I've had my 124 for just less than two months now and I'm sitting here thinking I'd rather be driving somewhere random than typing garbage message to all of you :p
 

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Spider is a great little car. Sure, it may be affordable, but it is difficult to find.

Unfortunately, Fiat’s undoing comes straight from its poor quality reputation.

I make a living in automotive consumer research: the number-one driver of consumer demand is product quality. This is true in the US, in Canada, in Mexico, in Brazil, in Argentina and everywhere else. And has been always true. The puzzling part is that Fiat still hasn’t figure it out.

Fiat’s complete indifference towards quality became crystal clear to me when it returned to North America in 2012. Fiat had left the market in infamy 30 years prior; so it had a responsibility to reshape consumer perceptions. Americans were open to hear that Fiat had mended its ways. Instead, Fiat ignored the elephant in the room, its marketing showed hot Italian women —and men, as if we were still living in the 1950s. It did not use the words quality, reliable or durable even once. The fact that Fiat sat at the bottom of the quality rankings year in and year, sealed its fate.

Fiat sales in N.A. have been plummeting by 50% every year since 2014. So far, 2020 is right on track to be 50% below 2019.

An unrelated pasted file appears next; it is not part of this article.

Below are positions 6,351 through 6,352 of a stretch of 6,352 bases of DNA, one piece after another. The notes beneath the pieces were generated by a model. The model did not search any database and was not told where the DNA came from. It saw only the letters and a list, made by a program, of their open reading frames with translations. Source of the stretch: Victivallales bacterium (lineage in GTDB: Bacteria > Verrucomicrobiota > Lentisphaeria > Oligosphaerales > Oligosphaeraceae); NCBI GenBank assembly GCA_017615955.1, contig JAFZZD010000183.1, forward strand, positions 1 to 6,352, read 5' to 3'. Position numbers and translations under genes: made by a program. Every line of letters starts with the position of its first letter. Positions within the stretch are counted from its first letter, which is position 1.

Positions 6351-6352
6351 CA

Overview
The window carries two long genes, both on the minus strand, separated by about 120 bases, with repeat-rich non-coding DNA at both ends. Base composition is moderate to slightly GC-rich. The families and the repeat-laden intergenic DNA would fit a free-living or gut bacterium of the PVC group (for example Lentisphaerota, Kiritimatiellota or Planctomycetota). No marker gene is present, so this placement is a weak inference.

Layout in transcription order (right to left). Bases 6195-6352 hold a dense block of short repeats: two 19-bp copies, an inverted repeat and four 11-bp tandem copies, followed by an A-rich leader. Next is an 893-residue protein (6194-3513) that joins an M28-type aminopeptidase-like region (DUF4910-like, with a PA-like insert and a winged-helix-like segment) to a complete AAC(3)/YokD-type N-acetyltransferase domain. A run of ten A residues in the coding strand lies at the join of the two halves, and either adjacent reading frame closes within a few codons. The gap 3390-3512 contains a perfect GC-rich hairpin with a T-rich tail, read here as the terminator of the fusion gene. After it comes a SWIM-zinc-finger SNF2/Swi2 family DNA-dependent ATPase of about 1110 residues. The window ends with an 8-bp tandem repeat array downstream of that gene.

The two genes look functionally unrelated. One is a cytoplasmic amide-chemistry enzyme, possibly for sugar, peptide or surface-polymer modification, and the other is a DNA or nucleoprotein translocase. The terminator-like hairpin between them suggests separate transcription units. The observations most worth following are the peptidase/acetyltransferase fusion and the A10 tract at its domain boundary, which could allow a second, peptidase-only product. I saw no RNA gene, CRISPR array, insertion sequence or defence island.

What a sorely missed opportunity. Very sad.
 

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I buy only new cars, and I sell them at the point where, for any variety of reasons, I can no longer trust them. I'm not a mechanic, pro or shade tree. With Fiat doing everything they can to commit product and market suicide, I don't see that I will be an indefinite Spider owner. My car, in 4 summers of driving, has been dead reliable. But at some point it is going to break, and as we are witnessing, the dealer support network (an oxymoron) is going away, the parts will be difficult to find, knowledgeable independent mechanics will be as rare as hen's teeth, and I'll be stranded.

That leaves me with this list of 5 affordable convertibles- German convertibles need not apply $$$. I can't see myself going from a classically inspired 2-seat roadster to a Mini. And I don't see myself going to the Miata (sub-par to the Spider), and anything coming from America is nothing but a caricature of its 50-year old former greatness and I'd never buy one. They are overpowered, oversized, underwhelming pigs and the designers missed the target completely.

It took over 30 years to realize my boyhood dream of owning a 2-seat ragtop Euro-esque roadster, and I'm very, very happy I could. When the time comes to part with it, if there's not something similar to replace it, it'll be just me and my pickup truck.

Steve.
 

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Spider is a great little car. Sure, it may be affordable, but it is difficult to find.

Unfortunately, Fiat’s undoing comes straight from its poor quality reputation.